Look for pain or discomfort in your body when you’re around your partner and ask yourself why you might feeling that way. You don’t have to have all of the answers, but you should be aware if your partner doesn’t make you feel at ease, comfortable, or loved.
Notice any feelings of anxiety or stress within the relationship. Take those feelings seriously and think about how it feels to bring those feelings up to your partner. If, in any way, you feel scared to do that, take action and get away from your partner.
8. Consider Your Well-being
Think about your mental health. Maybe you’ve been getting sick much more often in the past year of dating your partner than in the past.
This can be as simple as noticing that you’ve been handling so much of the responsibility in your relationship that it’s taking a toll on your body. You might be doing the household chores, going to work, and feeding the dog while your partner does nothing but work.
While that type of relationship isn’t physically or emotionally abusive, it’s not healthy or sustainable. And, if you notice that dynamic in your own relationship, it’s a good idea to bring that up with your partner to see how they respond.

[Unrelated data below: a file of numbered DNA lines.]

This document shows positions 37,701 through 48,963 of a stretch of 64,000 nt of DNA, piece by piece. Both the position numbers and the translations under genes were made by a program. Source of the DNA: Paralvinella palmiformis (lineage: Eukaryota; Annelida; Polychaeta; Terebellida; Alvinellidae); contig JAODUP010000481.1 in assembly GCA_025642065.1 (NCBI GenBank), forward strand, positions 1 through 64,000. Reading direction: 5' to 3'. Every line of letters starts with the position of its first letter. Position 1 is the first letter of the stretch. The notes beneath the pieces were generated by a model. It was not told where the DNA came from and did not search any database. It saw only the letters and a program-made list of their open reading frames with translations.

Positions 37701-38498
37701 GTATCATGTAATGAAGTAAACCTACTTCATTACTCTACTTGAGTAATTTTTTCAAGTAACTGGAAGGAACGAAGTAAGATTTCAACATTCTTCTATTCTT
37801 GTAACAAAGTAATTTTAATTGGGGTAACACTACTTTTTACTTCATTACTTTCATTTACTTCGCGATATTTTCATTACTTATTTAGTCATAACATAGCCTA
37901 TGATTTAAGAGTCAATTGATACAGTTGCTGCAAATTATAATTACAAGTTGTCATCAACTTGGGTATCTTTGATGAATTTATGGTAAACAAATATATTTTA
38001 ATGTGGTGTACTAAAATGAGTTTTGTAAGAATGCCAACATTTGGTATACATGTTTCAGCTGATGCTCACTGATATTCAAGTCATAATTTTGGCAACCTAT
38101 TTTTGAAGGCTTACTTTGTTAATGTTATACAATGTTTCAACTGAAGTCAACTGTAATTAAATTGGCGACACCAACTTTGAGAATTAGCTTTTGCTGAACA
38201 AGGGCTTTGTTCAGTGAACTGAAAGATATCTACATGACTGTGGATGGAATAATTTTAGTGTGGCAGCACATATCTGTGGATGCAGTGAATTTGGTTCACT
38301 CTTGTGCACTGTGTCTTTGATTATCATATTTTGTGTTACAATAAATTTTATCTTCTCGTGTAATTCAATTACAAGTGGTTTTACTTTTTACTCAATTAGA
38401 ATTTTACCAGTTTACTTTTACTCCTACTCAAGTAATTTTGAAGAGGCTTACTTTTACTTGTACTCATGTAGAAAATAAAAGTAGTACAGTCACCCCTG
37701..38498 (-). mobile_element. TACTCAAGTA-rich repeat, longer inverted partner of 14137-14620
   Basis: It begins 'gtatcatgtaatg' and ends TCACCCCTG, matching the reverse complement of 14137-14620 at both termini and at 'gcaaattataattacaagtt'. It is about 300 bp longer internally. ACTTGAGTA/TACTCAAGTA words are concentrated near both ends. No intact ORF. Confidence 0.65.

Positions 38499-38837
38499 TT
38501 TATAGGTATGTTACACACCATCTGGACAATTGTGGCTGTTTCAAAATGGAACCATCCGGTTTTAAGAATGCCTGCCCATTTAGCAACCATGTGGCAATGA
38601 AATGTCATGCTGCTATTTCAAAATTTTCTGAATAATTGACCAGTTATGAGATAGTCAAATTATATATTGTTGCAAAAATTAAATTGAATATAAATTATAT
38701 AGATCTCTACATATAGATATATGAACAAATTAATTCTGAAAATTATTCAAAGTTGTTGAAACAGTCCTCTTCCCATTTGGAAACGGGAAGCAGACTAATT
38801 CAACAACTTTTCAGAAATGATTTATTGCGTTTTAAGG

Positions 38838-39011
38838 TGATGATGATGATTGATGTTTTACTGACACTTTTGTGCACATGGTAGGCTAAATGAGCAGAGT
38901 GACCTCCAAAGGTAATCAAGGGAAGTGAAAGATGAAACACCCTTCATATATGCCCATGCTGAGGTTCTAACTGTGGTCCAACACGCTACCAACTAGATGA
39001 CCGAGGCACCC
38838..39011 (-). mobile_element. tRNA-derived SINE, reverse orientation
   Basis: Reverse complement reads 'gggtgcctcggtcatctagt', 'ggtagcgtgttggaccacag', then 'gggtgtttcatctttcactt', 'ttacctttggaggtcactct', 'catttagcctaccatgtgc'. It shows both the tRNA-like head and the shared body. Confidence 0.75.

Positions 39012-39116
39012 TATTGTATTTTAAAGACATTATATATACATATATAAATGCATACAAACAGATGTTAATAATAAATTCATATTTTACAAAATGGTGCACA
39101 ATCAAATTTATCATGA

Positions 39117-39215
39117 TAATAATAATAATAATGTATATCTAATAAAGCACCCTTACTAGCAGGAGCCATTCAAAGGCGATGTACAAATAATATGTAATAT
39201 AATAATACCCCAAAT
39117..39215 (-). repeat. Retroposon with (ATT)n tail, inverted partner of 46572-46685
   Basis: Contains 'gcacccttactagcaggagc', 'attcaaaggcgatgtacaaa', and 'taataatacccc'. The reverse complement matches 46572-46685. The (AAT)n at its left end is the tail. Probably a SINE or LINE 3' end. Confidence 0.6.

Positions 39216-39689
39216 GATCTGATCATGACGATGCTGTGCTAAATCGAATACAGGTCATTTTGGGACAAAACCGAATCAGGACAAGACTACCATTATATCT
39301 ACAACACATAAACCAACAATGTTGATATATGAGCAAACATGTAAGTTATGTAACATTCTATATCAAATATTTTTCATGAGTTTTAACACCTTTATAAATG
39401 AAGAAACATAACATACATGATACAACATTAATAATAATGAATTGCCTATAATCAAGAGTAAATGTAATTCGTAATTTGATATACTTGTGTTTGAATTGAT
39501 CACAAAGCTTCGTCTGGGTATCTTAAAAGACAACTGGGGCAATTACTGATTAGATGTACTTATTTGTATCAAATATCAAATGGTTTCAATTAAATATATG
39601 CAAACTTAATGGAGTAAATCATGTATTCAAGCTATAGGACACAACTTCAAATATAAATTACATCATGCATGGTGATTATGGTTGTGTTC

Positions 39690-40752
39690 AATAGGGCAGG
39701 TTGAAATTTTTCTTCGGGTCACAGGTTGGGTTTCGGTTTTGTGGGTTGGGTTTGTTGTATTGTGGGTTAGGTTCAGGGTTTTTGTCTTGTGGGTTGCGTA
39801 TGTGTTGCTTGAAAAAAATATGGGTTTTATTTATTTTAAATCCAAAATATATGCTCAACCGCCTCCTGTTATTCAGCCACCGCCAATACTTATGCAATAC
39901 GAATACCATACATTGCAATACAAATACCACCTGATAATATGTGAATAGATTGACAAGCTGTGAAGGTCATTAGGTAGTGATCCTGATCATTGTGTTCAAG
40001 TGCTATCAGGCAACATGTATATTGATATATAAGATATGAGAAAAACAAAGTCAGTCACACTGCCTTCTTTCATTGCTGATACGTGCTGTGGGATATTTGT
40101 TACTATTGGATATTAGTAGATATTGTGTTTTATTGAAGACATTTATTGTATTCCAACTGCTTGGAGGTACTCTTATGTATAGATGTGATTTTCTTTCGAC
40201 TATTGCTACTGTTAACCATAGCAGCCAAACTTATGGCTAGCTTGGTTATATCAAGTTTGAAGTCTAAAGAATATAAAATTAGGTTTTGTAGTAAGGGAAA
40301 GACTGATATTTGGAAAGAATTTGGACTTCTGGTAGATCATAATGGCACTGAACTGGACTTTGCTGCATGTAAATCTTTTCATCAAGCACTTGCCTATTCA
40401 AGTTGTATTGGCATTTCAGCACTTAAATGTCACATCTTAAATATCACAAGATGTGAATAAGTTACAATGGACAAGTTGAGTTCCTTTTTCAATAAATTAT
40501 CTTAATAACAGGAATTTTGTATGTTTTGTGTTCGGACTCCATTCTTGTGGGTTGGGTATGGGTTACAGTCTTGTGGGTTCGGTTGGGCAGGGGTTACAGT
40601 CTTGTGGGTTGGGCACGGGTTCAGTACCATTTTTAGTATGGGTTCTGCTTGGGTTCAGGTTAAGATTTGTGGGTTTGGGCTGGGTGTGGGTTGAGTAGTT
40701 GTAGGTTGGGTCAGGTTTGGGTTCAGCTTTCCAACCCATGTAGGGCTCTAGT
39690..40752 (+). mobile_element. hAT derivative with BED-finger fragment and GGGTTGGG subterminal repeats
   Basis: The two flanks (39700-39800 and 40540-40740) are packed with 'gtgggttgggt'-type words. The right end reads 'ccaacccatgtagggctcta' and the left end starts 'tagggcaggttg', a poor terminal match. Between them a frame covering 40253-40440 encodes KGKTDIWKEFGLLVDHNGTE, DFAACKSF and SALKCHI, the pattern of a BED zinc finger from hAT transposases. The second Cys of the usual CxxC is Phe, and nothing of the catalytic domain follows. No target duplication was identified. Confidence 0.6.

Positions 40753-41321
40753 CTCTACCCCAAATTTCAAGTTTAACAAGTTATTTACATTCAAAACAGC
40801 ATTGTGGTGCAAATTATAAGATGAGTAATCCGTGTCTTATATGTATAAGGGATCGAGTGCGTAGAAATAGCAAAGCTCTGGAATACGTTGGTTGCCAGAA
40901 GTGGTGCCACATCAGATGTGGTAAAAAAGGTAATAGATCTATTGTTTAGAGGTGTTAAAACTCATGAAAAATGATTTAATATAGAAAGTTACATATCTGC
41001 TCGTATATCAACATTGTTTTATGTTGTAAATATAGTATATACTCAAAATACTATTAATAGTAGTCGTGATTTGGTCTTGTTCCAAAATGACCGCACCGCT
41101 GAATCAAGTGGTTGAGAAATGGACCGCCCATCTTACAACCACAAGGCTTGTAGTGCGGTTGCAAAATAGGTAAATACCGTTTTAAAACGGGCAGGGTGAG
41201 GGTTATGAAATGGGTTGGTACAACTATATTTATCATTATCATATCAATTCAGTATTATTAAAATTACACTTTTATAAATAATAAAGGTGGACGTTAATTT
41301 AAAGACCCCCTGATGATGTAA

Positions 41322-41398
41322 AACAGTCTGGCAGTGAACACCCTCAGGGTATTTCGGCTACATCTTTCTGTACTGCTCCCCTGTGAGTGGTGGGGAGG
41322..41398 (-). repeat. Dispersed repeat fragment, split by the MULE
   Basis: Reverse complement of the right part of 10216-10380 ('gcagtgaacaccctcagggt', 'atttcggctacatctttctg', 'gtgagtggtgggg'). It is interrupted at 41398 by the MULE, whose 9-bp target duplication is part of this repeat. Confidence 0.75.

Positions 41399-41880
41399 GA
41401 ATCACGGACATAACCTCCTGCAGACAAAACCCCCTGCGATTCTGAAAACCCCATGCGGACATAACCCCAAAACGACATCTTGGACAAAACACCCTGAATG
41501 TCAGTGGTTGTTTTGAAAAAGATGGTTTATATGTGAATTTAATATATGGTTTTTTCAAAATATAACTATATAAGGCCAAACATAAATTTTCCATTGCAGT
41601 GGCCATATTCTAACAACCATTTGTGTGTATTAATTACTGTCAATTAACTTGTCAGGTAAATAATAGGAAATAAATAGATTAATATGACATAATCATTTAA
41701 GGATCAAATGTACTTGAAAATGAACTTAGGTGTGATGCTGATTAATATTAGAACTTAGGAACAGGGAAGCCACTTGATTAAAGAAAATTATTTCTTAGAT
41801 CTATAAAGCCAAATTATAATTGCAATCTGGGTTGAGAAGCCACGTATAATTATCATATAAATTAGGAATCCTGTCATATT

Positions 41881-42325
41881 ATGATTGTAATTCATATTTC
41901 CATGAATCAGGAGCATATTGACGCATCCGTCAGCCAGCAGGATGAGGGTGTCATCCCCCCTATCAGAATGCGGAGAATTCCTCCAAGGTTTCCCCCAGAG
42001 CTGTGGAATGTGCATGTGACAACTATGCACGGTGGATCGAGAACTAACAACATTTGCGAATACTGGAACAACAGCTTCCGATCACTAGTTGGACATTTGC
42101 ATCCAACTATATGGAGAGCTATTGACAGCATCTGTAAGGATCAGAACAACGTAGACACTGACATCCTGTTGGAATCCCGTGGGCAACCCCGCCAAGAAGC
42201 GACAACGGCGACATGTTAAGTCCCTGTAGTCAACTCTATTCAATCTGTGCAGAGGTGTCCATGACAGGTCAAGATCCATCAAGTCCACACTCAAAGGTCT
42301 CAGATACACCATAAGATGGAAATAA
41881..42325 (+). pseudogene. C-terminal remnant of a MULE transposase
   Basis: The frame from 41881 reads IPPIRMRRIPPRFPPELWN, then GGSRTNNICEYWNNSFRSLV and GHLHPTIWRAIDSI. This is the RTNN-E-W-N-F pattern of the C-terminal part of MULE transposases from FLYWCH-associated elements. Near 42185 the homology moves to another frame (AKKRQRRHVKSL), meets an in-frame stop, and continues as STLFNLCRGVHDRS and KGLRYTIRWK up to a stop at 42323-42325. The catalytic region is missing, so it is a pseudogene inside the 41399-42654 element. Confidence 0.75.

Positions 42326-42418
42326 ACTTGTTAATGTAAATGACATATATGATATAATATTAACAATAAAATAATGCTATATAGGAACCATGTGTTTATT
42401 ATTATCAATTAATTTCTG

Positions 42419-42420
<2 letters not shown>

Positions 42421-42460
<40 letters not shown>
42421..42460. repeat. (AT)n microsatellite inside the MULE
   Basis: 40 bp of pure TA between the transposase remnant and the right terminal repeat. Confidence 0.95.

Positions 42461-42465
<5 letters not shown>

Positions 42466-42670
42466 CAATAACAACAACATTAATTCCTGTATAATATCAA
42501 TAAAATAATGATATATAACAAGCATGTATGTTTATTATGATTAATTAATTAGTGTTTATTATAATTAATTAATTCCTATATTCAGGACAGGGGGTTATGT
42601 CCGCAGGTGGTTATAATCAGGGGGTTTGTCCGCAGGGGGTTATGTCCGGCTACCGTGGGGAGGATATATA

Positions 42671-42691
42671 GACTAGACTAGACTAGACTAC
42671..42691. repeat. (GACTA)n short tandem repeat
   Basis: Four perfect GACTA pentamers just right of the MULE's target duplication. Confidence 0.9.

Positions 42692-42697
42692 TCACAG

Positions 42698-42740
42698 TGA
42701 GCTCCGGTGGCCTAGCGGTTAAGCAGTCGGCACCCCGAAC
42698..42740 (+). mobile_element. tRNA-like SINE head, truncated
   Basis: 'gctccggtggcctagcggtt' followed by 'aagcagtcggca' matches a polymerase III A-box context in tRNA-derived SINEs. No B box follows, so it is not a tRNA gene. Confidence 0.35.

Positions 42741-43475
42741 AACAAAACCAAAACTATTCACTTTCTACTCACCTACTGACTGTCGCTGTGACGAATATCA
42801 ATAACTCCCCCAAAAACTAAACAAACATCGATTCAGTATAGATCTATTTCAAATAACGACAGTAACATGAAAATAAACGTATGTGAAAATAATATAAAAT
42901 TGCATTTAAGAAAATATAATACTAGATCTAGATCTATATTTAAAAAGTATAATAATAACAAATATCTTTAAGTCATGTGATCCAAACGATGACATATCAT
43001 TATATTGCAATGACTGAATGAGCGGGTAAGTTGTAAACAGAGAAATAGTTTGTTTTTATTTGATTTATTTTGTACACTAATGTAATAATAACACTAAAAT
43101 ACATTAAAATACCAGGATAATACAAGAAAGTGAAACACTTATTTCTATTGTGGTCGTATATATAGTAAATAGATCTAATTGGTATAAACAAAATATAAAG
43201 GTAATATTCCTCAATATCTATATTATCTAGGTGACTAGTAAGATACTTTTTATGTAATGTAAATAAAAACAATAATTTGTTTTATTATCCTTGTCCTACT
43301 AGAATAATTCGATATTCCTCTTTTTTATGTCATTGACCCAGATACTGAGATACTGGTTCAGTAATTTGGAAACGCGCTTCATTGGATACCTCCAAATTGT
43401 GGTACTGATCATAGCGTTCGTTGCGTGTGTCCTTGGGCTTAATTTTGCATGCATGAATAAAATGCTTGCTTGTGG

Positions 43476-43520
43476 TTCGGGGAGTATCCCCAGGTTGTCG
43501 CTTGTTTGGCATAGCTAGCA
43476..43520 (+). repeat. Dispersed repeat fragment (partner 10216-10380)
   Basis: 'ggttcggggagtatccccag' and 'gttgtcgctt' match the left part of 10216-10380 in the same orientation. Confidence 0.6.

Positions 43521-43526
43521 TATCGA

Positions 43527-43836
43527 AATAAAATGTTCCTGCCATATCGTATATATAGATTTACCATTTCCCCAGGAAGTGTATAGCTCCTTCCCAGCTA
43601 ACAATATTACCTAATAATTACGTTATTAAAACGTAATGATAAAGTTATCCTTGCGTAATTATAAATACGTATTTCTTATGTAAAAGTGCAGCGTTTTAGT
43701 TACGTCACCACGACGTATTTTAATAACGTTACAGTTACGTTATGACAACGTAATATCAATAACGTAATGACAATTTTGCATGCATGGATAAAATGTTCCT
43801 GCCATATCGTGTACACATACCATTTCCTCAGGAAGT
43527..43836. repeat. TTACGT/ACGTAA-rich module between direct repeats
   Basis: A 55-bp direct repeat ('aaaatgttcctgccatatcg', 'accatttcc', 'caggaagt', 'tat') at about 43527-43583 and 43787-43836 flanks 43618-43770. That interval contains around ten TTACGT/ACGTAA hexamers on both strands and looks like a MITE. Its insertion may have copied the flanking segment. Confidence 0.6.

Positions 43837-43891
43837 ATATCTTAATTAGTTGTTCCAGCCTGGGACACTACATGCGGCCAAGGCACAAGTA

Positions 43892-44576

9. Document Incidents
While we never want anyone to have to document abuse, this is the most important step on this blog. Go to the doctor, take pictures, show people in your life. There will not judgment or stigma around intimate partner violence.
Even if your partner doesn’t physically hurt you, document outbursts. Whether you use these to get a restraining order, press charges, or just to remind yourself why you won’t go back, document the abuse or the string of concerning behavior.
If the idea of documenting abuse scares you, remember that you’re doing it for your future self. That way, if it happens again, you can be sure it’s not the first or last time.
10. Trust the Process
You’re coming to terms with a lot. Whether you’re finding out that your relationship in unhealthy or abusive, you’re coming to terms with a lot of painful truths.
Keep in mind that your relationship probably wasn’t always negative. The abuse probably didn’t start from the beginning. You and your relationship have evolved over time and they both will continue to change.
You don’t have to have all of the answers right now. Heal from the relationship at your own pace. Leave the relationship at your own pace to make sure you are safe.
11. Consider Professional Help
Look into a therapist. If you’re want to improve an unhealthy relationship, consider a Marriage and Family Therapist. They’re equally beneficial if you are leaving an abusive relationship and need support.
A therapist can give you guidance and help you navigate your feelings more effectively than if you had to heal on your own. They can bring a no-judgment perspective that gives you an informed perspective on your current or past relationship.